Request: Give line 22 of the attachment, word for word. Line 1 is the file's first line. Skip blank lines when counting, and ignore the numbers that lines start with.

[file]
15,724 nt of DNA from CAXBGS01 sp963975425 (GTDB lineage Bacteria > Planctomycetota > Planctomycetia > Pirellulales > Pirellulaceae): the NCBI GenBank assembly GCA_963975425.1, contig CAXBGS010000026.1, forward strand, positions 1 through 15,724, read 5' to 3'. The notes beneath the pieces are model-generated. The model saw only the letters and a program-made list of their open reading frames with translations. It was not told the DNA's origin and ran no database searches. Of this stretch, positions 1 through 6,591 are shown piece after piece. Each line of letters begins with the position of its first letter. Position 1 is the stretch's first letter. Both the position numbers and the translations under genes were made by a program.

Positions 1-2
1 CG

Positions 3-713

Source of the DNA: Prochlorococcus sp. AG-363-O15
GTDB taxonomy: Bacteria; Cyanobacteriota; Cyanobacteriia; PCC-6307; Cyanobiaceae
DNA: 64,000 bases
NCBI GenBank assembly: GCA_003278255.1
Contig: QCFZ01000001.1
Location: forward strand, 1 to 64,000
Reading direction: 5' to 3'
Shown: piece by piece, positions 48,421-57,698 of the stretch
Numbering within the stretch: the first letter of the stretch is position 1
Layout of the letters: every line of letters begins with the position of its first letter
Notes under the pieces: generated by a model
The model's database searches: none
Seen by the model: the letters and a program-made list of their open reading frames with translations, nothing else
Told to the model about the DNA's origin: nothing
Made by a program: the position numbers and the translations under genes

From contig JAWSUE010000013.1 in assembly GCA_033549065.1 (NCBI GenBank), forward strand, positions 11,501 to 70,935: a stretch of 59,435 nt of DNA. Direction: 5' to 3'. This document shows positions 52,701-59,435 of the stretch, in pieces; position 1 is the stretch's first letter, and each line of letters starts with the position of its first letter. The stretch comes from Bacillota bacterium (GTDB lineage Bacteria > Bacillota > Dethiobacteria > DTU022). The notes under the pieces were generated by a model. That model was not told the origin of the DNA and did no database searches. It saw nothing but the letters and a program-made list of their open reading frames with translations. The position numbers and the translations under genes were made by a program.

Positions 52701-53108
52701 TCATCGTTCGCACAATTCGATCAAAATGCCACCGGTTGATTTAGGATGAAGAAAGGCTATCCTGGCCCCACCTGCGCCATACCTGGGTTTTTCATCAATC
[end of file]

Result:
52701 TCATCGTTCGCACAATTCGATCAAAATGCCACCGGTTGATTTAGGATGAAGAAAGGCTATCCTGGCCCCACCTGCGCCATACCTGGGTTTTTCATCAATC